StrengthLog’s 6 Day Workout Split: A Premium Bodybuilding Program

Are you looking for a 6 day gym workout schedule for building muscle like a pro? You’re in the right place!

StrengthLog’s 6 Day Workout Split is a six-week training program for intermediate to advanced bodybuilders. It is designed to maximize muscle growth with highly effective workouts, focusing on one major muscle group per session without trade-offs.

You can find StrengthLog’s 6 Day Workout Split as a premium program in the StrengthLog workout tracker, which you can download for free using the button for your device:

Download StrengthLog Workout Log on App Store
Download StrengthLog Workout Log on Google Play Store

This article outlines the workout split, detailing the workouts, exercises, and what you can expect from the program.

Introducing StrengthLog’s 6 Day Workout Split 

StrengthLog’s 6 Day Workout Split is a “bro split,” the type of bodybuilding workout split where you focus on one or two major muscle groups per training session. It is, by far, the most popular training split among bodybuilders compared to, for example, an upper lower split.

For example, a survey of 127 competitive male bodybuilders found that close to 7 out of 10 used a bro-style workout split, training each major muscle group once per week.1

Giving each muscle group their dedicated training day allows you to overload them, get the work done in a relatively short session, and provide maximum time to rest, recover, and grow. 

Some claim that splitting your body into four, five, or six workout days and training each muscle only once per week is inferior to working your entire body several times per week. However, they might not realize that you train your muscles more than once per week with a bro-split. For example, your biceps are heavily involved when you train back. Your delts do a lot of the work on chest day. All pushing exercises for the chest and shoulders work your triceps too. 

Recent scientific research finds that training a major muscle group once weekly on separate days is just as effective as training it more than three times weekly for muscle growth.2 3 In other words, you can choose a weekly training frequency based on your preferences. Bodybuilders generally choose the bro split, training multiple times per week but only working each body part once.

The five-day split is the most common bro split, but some bodybuilders prefer to take it one step further with a 6-day workout routine. Doing so offers several benefits:

  • Time-efficient workouts
  • Optimal opportunity for recovery
  • Straight-forward: dedicated training days for each body part
  • Maximum focus on the muscles you’re training during your workout
  • You don’t overlook any muscle groups, giving them all the training they need to grow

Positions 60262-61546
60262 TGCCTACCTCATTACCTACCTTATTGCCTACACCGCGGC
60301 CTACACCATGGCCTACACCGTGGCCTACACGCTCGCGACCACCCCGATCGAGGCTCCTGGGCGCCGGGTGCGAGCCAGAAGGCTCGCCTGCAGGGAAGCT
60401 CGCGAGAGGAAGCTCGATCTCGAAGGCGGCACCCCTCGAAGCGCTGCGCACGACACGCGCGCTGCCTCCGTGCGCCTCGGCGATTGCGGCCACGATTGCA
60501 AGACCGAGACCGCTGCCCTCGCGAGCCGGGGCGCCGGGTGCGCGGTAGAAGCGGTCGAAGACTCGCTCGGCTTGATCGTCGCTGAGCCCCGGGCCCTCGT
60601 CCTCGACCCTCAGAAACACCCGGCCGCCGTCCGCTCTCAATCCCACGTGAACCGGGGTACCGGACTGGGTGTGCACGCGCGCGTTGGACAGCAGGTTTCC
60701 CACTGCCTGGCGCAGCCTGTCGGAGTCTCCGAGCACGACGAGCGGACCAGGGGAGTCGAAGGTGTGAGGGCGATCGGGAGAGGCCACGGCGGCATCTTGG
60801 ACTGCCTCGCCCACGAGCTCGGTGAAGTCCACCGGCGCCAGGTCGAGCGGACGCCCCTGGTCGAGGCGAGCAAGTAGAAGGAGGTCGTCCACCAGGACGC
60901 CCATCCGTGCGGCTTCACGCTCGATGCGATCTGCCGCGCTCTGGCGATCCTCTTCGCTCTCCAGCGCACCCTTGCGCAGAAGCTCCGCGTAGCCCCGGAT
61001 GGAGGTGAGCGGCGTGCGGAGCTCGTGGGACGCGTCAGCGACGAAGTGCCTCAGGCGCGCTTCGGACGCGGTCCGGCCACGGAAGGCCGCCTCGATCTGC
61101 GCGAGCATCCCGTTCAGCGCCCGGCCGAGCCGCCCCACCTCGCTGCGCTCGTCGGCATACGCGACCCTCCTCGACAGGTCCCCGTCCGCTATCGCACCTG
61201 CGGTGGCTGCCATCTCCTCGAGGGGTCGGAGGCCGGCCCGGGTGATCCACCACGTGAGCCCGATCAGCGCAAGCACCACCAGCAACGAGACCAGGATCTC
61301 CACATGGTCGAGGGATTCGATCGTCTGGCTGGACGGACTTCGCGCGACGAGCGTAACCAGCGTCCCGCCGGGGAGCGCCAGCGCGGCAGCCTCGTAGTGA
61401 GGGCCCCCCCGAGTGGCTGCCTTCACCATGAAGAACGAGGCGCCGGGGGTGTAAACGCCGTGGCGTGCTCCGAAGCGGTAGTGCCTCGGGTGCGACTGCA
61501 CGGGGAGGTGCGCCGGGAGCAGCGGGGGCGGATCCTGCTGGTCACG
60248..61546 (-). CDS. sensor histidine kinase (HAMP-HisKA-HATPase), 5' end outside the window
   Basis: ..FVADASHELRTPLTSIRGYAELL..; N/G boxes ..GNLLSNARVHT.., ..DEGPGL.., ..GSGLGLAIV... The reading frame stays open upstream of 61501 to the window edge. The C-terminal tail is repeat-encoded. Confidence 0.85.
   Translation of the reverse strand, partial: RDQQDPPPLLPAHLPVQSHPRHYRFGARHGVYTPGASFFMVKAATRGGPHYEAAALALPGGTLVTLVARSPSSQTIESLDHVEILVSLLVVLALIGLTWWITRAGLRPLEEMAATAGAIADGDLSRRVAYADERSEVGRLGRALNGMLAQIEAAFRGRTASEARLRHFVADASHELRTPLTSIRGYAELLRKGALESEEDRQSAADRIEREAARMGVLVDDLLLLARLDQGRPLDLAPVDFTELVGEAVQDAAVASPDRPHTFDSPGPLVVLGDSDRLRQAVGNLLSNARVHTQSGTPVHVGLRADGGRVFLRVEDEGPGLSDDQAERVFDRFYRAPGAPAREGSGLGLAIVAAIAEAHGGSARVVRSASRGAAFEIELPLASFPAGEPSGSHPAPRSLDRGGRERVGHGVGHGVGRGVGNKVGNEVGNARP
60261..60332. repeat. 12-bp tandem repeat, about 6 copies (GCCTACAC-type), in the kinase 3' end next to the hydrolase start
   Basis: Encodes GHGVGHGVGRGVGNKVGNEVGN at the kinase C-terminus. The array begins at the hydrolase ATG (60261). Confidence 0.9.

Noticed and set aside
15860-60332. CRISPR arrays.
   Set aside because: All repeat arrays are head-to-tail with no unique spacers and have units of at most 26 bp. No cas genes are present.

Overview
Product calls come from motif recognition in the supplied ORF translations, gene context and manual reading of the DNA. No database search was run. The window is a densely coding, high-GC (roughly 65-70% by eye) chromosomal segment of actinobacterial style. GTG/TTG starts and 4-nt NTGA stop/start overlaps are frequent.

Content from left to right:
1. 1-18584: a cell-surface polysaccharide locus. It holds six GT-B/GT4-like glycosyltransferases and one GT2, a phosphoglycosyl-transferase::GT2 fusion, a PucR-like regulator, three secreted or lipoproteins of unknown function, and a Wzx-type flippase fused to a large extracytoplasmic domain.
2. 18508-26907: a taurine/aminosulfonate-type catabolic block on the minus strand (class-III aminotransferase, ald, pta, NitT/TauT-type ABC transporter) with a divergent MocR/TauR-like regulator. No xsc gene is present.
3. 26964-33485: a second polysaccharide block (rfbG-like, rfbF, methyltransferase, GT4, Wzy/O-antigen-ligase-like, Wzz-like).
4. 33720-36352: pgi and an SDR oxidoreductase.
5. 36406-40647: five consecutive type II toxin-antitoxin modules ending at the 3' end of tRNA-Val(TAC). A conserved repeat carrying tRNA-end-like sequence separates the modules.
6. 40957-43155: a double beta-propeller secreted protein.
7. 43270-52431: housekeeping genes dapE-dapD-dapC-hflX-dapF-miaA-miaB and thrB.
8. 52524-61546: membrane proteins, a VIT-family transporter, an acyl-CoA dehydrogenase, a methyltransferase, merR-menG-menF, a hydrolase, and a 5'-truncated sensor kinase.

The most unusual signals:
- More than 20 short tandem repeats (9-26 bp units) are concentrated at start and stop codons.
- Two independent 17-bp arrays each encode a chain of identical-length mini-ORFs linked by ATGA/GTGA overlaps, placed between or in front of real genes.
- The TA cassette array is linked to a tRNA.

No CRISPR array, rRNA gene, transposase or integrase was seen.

The primary downside of a bro split like StrengthLog’s 6 Day Workout Split is time: if you can only train two or three times per week, for example, a 6-day workout plan is not for you. Then again, if you’re looking for a 6-day split, you know what you want and have the time to dedicate to it.

Who Is StrengthLog’s 6 Day Workout Split For?

StrengthLog’s 6 Day Workout Split is designed for the upper intermediate to advanced bodybuilder looking to build muscle mass. You can set aside at least an hour for the gym almost all days of the week.

You also have the training experience to handle a significant training volume. This program contains plenty of sets for each body part per workout. It’s an intense training program, although you get plenty of time for adequate recovery between sessions.

If you’re new to strength training and bodybuilding, you probably want to start with a program better suited for your experience level. StrengthLog’s Bodybuilding for Beginners workout routine or our Upper/Lower Body Split Program are excellent options that will give you better results at this point in your bodybuilding journey and prepare you for a high volume training split like this one. You can find both in our workout tracker app StrengthLog, and both are completely free.

StrengthLog’s 6 Day Workout Split: The Workouts

A week of StrengthLog’s 6 Day Workout Split looks like this:

  • Day 1: Back
  • Day 2: Chest, Abs
  • Day 3: Quads
  • Day 4: Shoulders
  • Day 5: Hamstrings, Calves
  • Day 6: Biceps, Triceps

Typically, the training week runs from Monday to Saturday, with Sunday off, but you can squeeze your rest day in wherever it fits your schedule the best. It doesn’t even have to be the same day every week.

The program is strategically designed for optimal recovery time between workout sessions. You’ll never be tired from working the same muscles the day before, but you also activate them multiple times per week, directly or indirectly. You don’t accumulate fatigue and can keep your training intensity high until the last set. That being said, any 6-day gym workout schedule has you looking forward to your well-deserved day of rest, and StrengthLog’s 6 Day Workout Split is no exception.